GRAY No. 36

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can be a good thing. is *the* thing. WHEN I WAS A KID, MY GRANDMOTHER JANET WAS MY STYLE ICON. A real estate

agent, artist, and golfer, she was the chicest woman I knew. When she visited us in Portland in the 1970s, she wore a wavy bob, red lipstick, and her signature burnished-silver cuff, which she didn’t mind if I borrowed for a few hours. Her own house in Seattle was a midcentury gem with a sunken living room and a rec room decked out with overscaled floral curtains, a cane-backed sofa, and armchairs in avocado (then a cutting-edge hue). Needless to say, we shared a special bond. One fall day in 1978, she came for a visit and a shopping trip. A torrential downpour made our drive downtown that day all the more memorable as we barreled along in her black Buick, me sliding around on the slick back bench seat (seatbelts weren’t yet de rigueur, even though we knew all about hydroplaning on wet roads). She’d grown up in Portland and was eager to see how the city had changed since her last visit. I watched her make mental notes of every detail, from the new lighted floor indicators above elevators to the exquisite wallpaper adorning a tiny boutique shop. We decided on a pair of boots that day, my first fashion-forward footwear: tall brown Famolare platforms with a wavy wedge heel. Grandma knew


how to make even a nine-year-old stylish. She’d already shown me, in the way she furnished her home, how bold pieces make a room. And in our meanderings through Portland, I’d seen how small but strategic details can elevate an environment. Now I experienced, firsthand, how a single bold choice could make an outfit. For better or worse, I wore those boots with everything, all day, every day that year. They symbolized the impact of design on emotions and self-confidence, and I determined to bring powerful designs into my life from that moment onward. Change is a good thing—and as my grandmother taught me, even a minor detail can make a difference. Our focus on renovations in this issue highlights impressive projects by visionary designers and creatives who have truly mastered the art of change: mixing, matching, layering, creating depth and contrast. We are thrilled to share their work with you, and we hope you’ll find them as transformative as we do. Enjoy! Shawn Williams,

CEO/Founder + Publisher

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CLOCKWISE FROM RIGHT: The dining room is anchored by a table and benches handcrafted by Danny Hill of Concrete Earth. Hagood sourced the vintage Sheffield light fixtures from various reuse stores; designer Tim Pfeiffer, Hagood, and architect Steve Hoedemaker pose in front of a mirror installation designed by Pfeiffer. OPPOSITE: An antique tobacconist’s case serves as storage.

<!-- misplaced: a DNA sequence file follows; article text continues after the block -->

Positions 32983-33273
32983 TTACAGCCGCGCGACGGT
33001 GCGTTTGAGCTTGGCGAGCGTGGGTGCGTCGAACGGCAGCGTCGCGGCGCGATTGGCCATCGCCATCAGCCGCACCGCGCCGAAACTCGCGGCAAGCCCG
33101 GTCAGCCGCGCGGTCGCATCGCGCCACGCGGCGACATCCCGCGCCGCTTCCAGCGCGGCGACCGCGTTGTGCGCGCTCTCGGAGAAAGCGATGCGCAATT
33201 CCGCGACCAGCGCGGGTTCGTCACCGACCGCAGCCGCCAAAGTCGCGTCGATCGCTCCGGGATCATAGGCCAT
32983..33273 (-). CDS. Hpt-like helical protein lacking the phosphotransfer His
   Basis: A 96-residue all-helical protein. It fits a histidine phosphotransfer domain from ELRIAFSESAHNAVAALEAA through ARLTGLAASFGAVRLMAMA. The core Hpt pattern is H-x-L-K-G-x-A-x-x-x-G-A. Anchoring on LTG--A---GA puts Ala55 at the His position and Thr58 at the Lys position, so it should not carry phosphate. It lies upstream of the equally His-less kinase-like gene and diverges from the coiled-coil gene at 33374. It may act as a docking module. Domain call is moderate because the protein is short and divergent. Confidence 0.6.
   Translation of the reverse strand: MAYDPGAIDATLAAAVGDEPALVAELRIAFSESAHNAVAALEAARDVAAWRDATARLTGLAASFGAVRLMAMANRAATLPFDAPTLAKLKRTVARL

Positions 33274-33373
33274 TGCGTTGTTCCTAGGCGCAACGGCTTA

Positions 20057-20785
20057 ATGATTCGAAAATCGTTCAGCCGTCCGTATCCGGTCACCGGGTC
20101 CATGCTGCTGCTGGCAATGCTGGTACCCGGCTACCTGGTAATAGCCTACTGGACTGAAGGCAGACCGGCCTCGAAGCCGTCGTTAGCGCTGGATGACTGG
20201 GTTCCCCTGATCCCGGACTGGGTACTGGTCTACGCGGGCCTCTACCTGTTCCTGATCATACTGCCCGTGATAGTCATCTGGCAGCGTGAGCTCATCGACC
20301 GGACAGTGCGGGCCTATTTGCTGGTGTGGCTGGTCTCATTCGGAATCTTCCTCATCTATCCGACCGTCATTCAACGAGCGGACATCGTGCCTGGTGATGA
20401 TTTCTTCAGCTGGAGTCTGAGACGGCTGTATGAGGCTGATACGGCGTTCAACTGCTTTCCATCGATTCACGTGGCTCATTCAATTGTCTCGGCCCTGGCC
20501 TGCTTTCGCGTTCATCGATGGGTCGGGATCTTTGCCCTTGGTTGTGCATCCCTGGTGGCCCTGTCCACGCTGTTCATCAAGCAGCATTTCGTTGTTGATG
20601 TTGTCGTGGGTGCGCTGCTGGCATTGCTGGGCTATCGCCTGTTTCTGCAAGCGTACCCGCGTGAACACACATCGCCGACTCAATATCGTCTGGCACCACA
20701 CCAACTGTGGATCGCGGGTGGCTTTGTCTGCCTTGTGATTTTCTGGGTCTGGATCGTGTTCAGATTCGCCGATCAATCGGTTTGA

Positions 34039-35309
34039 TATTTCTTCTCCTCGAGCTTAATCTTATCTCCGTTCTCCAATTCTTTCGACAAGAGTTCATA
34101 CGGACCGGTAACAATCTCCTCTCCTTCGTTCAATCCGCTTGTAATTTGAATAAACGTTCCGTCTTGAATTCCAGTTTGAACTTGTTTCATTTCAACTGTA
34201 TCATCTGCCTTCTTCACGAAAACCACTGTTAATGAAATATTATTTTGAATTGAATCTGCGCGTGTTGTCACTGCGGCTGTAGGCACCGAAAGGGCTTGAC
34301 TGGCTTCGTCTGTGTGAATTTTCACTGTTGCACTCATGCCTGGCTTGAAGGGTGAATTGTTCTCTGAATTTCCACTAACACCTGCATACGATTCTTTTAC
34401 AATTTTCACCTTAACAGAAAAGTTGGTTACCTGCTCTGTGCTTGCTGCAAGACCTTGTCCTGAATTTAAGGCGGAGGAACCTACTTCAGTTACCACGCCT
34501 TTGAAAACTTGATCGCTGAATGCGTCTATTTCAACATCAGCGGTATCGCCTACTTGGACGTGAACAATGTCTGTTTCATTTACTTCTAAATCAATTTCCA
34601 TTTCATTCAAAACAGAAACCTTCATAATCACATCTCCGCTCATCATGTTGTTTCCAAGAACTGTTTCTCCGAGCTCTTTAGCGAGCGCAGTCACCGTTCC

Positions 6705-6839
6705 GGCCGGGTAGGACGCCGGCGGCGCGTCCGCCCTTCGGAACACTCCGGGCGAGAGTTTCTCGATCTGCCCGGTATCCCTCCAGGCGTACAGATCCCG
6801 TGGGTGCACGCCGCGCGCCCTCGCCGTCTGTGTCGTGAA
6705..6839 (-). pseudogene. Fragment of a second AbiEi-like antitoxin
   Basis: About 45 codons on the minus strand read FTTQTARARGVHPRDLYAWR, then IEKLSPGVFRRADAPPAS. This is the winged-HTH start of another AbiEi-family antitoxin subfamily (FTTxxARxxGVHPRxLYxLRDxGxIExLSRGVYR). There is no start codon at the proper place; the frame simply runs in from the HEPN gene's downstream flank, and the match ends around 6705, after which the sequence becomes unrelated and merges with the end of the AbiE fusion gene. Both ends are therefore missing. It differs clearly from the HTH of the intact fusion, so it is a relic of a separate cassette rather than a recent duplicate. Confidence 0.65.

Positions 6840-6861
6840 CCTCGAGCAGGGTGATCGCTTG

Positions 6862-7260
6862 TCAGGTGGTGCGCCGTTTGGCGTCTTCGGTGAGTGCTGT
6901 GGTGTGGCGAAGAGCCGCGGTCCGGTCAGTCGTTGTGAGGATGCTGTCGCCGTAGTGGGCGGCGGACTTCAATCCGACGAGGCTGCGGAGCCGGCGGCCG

“THE BUILDING WAS AN ABSOLUTE WRECK,” says chef Julian Hagood of the former Capitol Hill bodega that would become both his restaurant and his residence in 2016. “Dead pigeons. Boarded-up windows. Graffiti. The first time I walked in, my cowboy boot went through the floor, but I said, ‘I’ll take it!’” While the neglected state of the century-old structure would disenchant most, Hagood found charm in the corner lot and developed a vision of a cozy neighborhood eatery, eventually dubbing it Harry’s Fine Foods, reusing the name on a sign abandoned by previous owners. “While I was growing up in Spokane, my parents remodeled 10 to 15 historic homes,” he notes, “so there’s this gene in me that really appreciates the historic value of a building.” To tackle the project, Hagood and his business partner, Alexa Dallas, enlisted architect Steve Hoedemaker and designer Tim Pfeiffer of Hoedemaker Pfeiffer—both were Hagood’s friends and catering clients—for what became an 18-month process

of ripping the ramshackle bodega down to its studs and up to its rafters. “Pretty much the only things left from the original space are the apartment floors upstairs, most of the exterior shell, and the refurbished fridge we found sinking through the floor downstairs,” says Hoedemaker, who worked with Me¯ tis Construction on the renovation. The biggest challenge: how to position a commercial-grade kitchen on the tiny ground floor without devouring precious square footage? After a tricky game of appliance Tetris, the design team fitted the sinks, stove, oven, and hood into an open layout that allows Hagood to keep an eye on the front of the house while cooking. (He made one sacrifice: the construction crew ran a giant ventilation chase up the back of the building and through his upstairs apartment kitchen.) An L-shaped bar is backed by the salvaged midcentury fridge, while custom hanging iron racks by Michael Combs of Anvil House keep glasses and liquor bottles within reach. On the far side of the room, a large Victorian-era tobacconist’s case holds dry goods (pasta, aluminum foil, olive oil) for purchase—a subtle nod to the former corner store. “That was the piece that started it all,” Pfeiffer remarks of the case, the first item sourced for the project. “The shelves are painted in vivid turquoise, orange-red, and blue, and we sprinkled hints »



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